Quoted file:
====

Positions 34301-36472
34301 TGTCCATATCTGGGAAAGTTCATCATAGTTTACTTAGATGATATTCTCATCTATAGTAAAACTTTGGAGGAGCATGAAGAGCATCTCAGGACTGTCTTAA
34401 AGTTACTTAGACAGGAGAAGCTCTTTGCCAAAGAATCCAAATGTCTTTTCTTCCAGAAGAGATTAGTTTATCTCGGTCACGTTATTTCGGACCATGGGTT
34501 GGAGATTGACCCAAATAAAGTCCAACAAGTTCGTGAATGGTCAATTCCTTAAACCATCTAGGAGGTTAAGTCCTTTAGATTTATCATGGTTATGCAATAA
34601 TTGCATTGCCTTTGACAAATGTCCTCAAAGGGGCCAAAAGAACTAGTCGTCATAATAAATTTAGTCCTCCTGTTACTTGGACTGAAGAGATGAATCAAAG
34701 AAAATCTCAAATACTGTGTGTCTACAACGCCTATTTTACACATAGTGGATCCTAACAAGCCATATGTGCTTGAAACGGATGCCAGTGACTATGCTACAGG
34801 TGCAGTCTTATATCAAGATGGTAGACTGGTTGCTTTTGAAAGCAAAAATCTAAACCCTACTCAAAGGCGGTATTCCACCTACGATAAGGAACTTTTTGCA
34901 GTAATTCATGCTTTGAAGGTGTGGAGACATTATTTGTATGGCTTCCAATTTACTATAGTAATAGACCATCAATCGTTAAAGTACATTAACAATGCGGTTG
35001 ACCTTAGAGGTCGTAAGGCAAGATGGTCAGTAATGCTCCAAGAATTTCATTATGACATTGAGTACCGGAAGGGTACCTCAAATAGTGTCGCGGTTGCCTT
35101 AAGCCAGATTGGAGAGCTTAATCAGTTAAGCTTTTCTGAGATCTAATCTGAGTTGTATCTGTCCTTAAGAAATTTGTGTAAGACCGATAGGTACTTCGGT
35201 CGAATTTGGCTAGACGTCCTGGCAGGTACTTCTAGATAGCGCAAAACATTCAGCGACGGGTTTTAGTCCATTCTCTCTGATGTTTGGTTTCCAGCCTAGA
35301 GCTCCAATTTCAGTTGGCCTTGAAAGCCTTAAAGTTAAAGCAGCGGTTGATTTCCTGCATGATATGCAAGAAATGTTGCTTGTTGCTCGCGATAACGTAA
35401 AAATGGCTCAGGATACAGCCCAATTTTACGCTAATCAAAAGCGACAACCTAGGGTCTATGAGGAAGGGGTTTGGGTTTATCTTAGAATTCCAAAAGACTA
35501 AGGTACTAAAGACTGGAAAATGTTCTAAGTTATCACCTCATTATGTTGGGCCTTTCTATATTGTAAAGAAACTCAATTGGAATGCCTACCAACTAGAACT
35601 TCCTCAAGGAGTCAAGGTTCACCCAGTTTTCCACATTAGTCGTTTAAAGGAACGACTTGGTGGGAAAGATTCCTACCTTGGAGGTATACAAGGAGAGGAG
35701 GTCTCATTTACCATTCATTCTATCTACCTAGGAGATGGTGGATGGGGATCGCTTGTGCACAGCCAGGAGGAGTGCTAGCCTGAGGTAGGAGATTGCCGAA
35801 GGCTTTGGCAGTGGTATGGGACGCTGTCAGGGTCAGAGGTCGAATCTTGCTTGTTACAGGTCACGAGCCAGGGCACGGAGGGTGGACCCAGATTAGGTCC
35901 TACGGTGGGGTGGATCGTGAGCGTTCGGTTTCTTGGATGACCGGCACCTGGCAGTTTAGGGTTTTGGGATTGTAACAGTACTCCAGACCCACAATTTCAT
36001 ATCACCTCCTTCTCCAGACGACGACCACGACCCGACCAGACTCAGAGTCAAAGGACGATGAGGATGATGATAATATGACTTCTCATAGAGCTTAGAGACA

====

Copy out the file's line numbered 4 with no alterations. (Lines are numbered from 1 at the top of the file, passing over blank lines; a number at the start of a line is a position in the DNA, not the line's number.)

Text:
34501 GGAGATTGACCCAAATAAAGTCCAACAAGTTCGTGAATGGTCAATTCCTTAAACCATCTAGGAGGTTAAGTCCTTTAGATTTATCATGGTTATGCAATAA